Math in the News
Hyperbolic Crochet Coral Reef Coming to Washington
August 18, 2010
This fall, the Hyperbolic Crochet Coral Reef will be in Washington, D.C. A traveling exhibition, it combines art, marine biology, and the mathematics of hyperbolic geometry.
In 1997, mathematician Daina Taimina (Cornell) discovered how to make models of the geometry known as "hyperbolic space" via the art of crocheting.
Taimina has chronicled her work on her blog and in the book Crocheting Adventures with Hyperbolic Planes, the 2010 winner of Britain's Diagram Prize for Oddest Title of the Year.
Inspired by Taimina’s work, Australian sisters Margaret and Christine Wertheim began a project in 2005 to raise awareness of the effects of pollution and global warming on the Great Barrier Reef. Marine organisms, including corals, embody hyperbolic geometry, which maximizes surface area of limited volume.
According to the project’s official website, “The Wertheim sisters adopted Dr Taimina's techniques and elaborated upon them to develop a whole taxonomy of reef-life forms. Loopy ‘kelps’, fringed ‘anemones’, crenelated ‘sea slugs’, and curlicued ‘corals’ have all been modeled with these methods. The basic process for making these forms is a simple pattern or algorithm, which on its own produces a mathematically pure shape, but by varying or mutating this algorithm, endless variations and permutations of shape and form can be produced.”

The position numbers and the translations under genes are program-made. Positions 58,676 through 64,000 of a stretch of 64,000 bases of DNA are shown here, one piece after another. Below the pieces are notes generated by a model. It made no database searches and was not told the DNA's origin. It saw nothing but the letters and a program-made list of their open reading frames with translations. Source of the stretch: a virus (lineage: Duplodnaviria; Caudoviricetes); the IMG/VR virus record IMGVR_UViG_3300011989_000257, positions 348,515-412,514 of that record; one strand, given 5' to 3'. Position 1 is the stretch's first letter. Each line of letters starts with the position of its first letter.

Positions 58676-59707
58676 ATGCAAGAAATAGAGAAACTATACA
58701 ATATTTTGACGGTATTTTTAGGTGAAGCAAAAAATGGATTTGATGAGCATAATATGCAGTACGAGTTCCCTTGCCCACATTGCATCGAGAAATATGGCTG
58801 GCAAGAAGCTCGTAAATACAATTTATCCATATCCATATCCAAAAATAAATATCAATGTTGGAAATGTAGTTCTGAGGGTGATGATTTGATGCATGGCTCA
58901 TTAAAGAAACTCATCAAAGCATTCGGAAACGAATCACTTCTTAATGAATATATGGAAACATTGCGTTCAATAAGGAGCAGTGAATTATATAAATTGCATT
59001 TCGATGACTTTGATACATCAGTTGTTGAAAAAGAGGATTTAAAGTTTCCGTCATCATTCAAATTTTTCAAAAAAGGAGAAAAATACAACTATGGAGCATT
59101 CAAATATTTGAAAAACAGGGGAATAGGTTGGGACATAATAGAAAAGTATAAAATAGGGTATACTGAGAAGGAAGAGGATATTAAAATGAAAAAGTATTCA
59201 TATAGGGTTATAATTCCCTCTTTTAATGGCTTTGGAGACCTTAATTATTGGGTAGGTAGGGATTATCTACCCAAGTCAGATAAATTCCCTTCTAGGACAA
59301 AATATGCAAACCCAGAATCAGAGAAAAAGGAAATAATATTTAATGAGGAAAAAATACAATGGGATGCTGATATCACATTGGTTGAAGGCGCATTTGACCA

Margaret and Christine Wertheim are director and co-director of the Institute for Figuring, an educational organization dedicated to enhancing the public understanding of figures and figuring techniques. For more information, see the Math in the News item "Crocheting the Hyperbolic Geometry of Corals" (June 5, 2009). Margaret Wertheim recently gave a TED talk about the project.
The project also has a community component in which citizens of local cities and regions construct their own reefs. This fall, crocheters and crochet groups from the Washington metropolitan area have been invited to create their own pieces, which can become part of the display at the Smithsonian Institution’s National Museum of Natural History, from October 16, 2010 – April 17, 2011.